HipHop’s proclamations of peace and unity, far from generic genuflections to pacifism, constitute the cultivation of community among the colonially conquered and divided. In his preface to Wretched of the Earth, Jean-Paul Sartre discusses how the injustice of colonization breeds a “repressed rage” that “wreaks havoc on the oppressed themselves,” and reactionarily manifests through the oppressed turning on each other, as “tribes …battle one against the other since they cannot confront the real enemy—and you can count on colonial policy to fuel rivalries” (Fanon 2005, p. lii). In 1970s New York, this self-destructive “Black nihilism,” to use Cornel West’s term, manifested as gang violence. According to Fanon, revolutionaries create national culture to develop the communal unity required to confront their oppression. Bambaataa parlayed his social capital as the leader of the Black Spades into such a culture, as violent confrontations were sublimated to artistic competitions, which in turn developed cultural identification and solidarity. From an anticolonial lens, we see that the politics of peace and unity among the colonized empowers them to direct their righteous rage at the colonizer, whose front line is the police.
Anti-police sentiment does not need to be taught to those who live under occupation—they live it. As has been highlighted by recent instances of police brutality and murder across the country, Malcolm X’s precise analysis in 1964 rings as true today as it did fifty years ago, when he paralleled the African revolution that Fanon had joined with the one Malcolm was waging against America. Just substitute “Ferguson” for “Harlem” in the following speech: “Algeria was a police state. Any occupied territory is a police state; and this is what Harlem is. Harlem is a police state; the police in Harlem [are] like an occupying army. They’re not in Harlem to protect us… they’re in Harlem to protect the interests of the businessmen who don’t even live there” (May 29, 1964, Malcolm X Speaks 1965, p. 66).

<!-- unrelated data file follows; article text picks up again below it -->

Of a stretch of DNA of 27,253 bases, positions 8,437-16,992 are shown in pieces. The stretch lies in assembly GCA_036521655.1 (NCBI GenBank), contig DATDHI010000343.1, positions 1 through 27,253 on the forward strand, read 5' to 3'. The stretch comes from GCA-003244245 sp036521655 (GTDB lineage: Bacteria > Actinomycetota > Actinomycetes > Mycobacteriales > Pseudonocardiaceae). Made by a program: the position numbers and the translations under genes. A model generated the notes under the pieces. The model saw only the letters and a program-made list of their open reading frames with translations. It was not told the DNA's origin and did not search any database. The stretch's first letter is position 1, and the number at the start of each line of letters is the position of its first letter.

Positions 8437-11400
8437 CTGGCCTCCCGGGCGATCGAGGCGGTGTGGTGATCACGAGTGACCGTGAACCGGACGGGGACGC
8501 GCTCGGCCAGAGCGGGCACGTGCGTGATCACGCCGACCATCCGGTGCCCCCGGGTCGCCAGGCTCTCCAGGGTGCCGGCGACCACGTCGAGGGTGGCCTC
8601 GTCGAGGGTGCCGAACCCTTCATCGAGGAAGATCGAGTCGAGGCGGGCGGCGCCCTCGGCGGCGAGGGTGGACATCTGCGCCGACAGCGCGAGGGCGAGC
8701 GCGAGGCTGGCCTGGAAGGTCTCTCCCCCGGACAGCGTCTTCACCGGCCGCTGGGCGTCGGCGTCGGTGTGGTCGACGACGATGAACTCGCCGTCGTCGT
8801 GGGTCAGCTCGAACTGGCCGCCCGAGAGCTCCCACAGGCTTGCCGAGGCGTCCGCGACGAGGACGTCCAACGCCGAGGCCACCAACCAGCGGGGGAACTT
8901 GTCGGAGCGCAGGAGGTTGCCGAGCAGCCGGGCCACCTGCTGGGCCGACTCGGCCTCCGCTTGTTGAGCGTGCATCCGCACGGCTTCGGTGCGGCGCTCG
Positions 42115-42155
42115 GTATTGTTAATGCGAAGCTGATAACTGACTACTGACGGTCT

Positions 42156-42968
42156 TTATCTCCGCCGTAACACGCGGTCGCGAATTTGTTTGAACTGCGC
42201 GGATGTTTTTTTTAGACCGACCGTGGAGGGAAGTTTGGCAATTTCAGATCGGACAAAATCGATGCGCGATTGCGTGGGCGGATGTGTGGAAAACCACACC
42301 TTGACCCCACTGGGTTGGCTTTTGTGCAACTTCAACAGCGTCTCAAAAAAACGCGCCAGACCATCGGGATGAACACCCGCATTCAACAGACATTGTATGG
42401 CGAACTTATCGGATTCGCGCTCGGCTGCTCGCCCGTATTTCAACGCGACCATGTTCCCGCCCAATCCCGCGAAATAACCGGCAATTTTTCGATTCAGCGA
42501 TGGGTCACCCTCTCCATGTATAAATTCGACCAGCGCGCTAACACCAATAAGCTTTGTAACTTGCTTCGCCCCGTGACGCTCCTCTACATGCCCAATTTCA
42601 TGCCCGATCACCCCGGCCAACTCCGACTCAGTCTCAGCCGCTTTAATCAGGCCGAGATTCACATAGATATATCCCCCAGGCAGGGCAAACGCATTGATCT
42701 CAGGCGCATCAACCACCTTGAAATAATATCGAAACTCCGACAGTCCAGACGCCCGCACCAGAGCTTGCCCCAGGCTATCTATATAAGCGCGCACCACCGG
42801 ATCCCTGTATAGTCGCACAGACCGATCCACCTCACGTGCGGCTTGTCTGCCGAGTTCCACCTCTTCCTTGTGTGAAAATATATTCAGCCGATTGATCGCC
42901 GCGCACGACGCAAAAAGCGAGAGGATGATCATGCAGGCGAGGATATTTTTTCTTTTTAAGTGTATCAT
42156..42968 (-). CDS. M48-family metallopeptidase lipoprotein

Homi Bhabha’s introduction to Wretched of the Earth (2005) treats Fanon’s opening meditations on violence as unfortunate relics of a by-gone era, and wonders if Fanon can be recuperated in spite of these. Yet, if Fanon’s theory found expression in the U.S. with the Black Panther refrain “Off the Pigs!” and Malcolm X’s aborted plans to assassinate murderous LAPD officers (Marable 2011, p. 207), it continues to resonate through HipHop with the innumerable variations of “Fuck the Police” from N.W.A. (1988) to Jasiri X’s inspiring new “Don’t Let Them Get Away with Murder” (See, for more examples, X-Clan “F.T.P.,” Public Enemy “Anti-Nigger Machine,” Ice-T “Cop Killer,” Paris, “Coffee, Donuts and Death,” Main Source “Friendly game of Baseball,” dead prez “”I Have A Dream, Too,” J-Dilla “Fuck the Police,” among others).
The politics of “having fun” are overlooked by those who imagine early HipHop to have been “apolitical.” While graffiti writing was always fun and only rarely contained explicitly political critiques, it was akin to guerilla warfare in many respects. Originally called “bombing” trains, graffiti writing consisted of the clandestine and “illegal” high-jacking of trains and other public spaces to generate visibility for the invisible. Similarly, the original Bronx block parties were powered by stolen electricity, which constitutes the repossession of public goods. The repositioning of public parties as the place to be against the backdrop of the hyper-exclusivity exemplified in that era by Studio 54 is counterhegemonic.
Similarly, early rap lyrics, which focused on partying and “having fun,” constitute political resistance by a people living in a nation whose credo included “the pursuit of happiness,” yet systematically denied it to them. While the smug celebration of capitalist excess by modern rap minstrels is defended by some as having been part of HipHop from the beginning, this reasoning is flawed. The political meanings of cultural productions are constituted relative to the obtaining relations of power. Thus, Grandmaster Caz’s lyrics that appear on “Rapper’s Delight” (1979), boasting about owning “two big cars” and “a color TV,” do not embody the same politics as Jay-Z’s lyrics thirty plus years later, when he brags about owning two “big face rollies” and a private jet (“Otis,” Watch the Throne 2011). Rhymes that playfully fantasize about material luxury by a rapper who lacks these things to an audience of this community that lacks them is a satirical commiseration and collective assertion of self-worth in spite of material depravity. It constitutes an affirmation of self-esteem amongst a community denied dignity. Conversely, when a pop star rhymes about his actual obscene wealth acquired through participation in the system that causes mass material destitution for most Blacks, he participates in that denial of dignity that HipHop evolved to solve.